QE3 Attends QUBS Open House

QE3 students enjoyed talking to the public about our research at the Queen’s University Biological Station Open House.
At this event, the Queen’s University Biological Station welcomes local residents, cottagers, and families to learn more about research conducted at the field station. If you missed this year’s Open House, look out for next years’ event, posted in the QUBS events list.

students stand beside a poster about the QE3 Research Group
Eden, Jessie, and Brianna with a poster about the QE3 Lab (authored by Jeff) at the QUBS Open House on June 23.

Dilbit for Dinner

Johanna Mason, QE3 Graduate Student, presented the Environmental Studies Seminar on April 4. Johanna’s talk focussed on research she and collaborators conducted during the summer of 2018 at the IISD-Experimental Lakes Area in northwestern Ontario. Her presentation was titled, “Dilbit for dinner: Using stable isotope analysis to trace carbon from a diluted bitumen spill into the aquatic food web.”

Johanna Mason speaking on BOREAL research project
Johanna Mason presenting the April 4 Environmental Studies Seminar Series.

Johanna gave a brief overview of the goals of BOREAL (Boreal lake Oil Release Experiment by Additions to Limnocorrals) study, a multi-institutional project that placed nine 10m diameter mesocosms in a lake at the ELA. She then explained her contribution to the project in greater detail: she used stable isotope analysis to track the movement of diluted bitumen (dilbit) through the food web. Preliminary results indicate that some organisms uptake more carbon from dilbit than others and that generally, time integrated organisms show a stronger trend. This novel application of stable isotope analysis to a freshwater dilbit spill presents an additional fate of dilbit in the environment and shows the potential of stable isotope analysis in a biomonitoring capacity.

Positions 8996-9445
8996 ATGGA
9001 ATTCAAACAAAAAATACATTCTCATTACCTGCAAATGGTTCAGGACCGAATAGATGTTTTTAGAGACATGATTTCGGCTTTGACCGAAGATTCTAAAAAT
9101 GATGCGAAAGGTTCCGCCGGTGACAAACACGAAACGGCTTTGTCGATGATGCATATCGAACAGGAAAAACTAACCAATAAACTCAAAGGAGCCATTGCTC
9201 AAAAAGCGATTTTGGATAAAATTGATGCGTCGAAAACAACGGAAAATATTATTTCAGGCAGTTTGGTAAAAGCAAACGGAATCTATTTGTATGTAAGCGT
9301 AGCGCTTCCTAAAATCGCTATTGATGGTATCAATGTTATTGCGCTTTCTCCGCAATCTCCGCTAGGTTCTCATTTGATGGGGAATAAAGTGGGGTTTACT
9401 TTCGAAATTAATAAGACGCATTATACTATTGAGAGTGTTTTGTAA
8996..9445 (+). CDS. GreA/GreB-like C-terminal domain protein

Kingston Climate March

On March 15, 2019, QE3 Honour’s student, Julia Weder, co-organized the Kingston Climate Strike, a rally to demand meaningful, large-scale climate action from our institutions. Up to 800 people attended the Kingston event, joined by 1.6 million strikers internationally.

climate rally in Kingston
Julia Weder (centre) speaks at the March 19 climate rally.

Throughout the planning stages, Julia used skills from Dr. Orihel’s science communication course (ENSC480) for writing press releases, keeping messages brief and powerful, and tailoring promotional materials to specific audiences. The event featured musicians, poets, politicians, chanting, and an interactive climate ribbon activity. Members of the environmental advocacy groups 350 Kingston and Queen’s Backing Action on Climate Change volunteered on rally day and continue to generate climate action momentum within the community.
Read the full article at the Kingston Whig Standard.

Kingston Climate Emergency

On March 5, 2019, Julia Weder, QE3 Honour’s Student, and 4 other Environmental Science students delivered a short speech to Kingston’s city councillors to urge them to vote in favour of Kingston’s declaration of a climate emergency. The motion, introduced by councillor Robert Kiley, aimed to “name, frame, and deepen [the city’s] commitment to climate action”.

article in Kingston Whig Standard on March 5
Click the screen capture to read the full article in the Kingston Whig Standard online.

Dr. Diane Orihel teaches the class ENSC480, on science communication, and previously invited Councillor Kiley to the class. During the class, Councillor Kiley facilitated a brainstorming session which aided the students in crafting their City Council speech. At the March 5 council meeting, the students’ science-based, emotion-infused, well-structured speech helped influence Kingston’s 13 councillors to vote unanimously in favour of the declaration!
See the Kingston Whig Standard for the full article.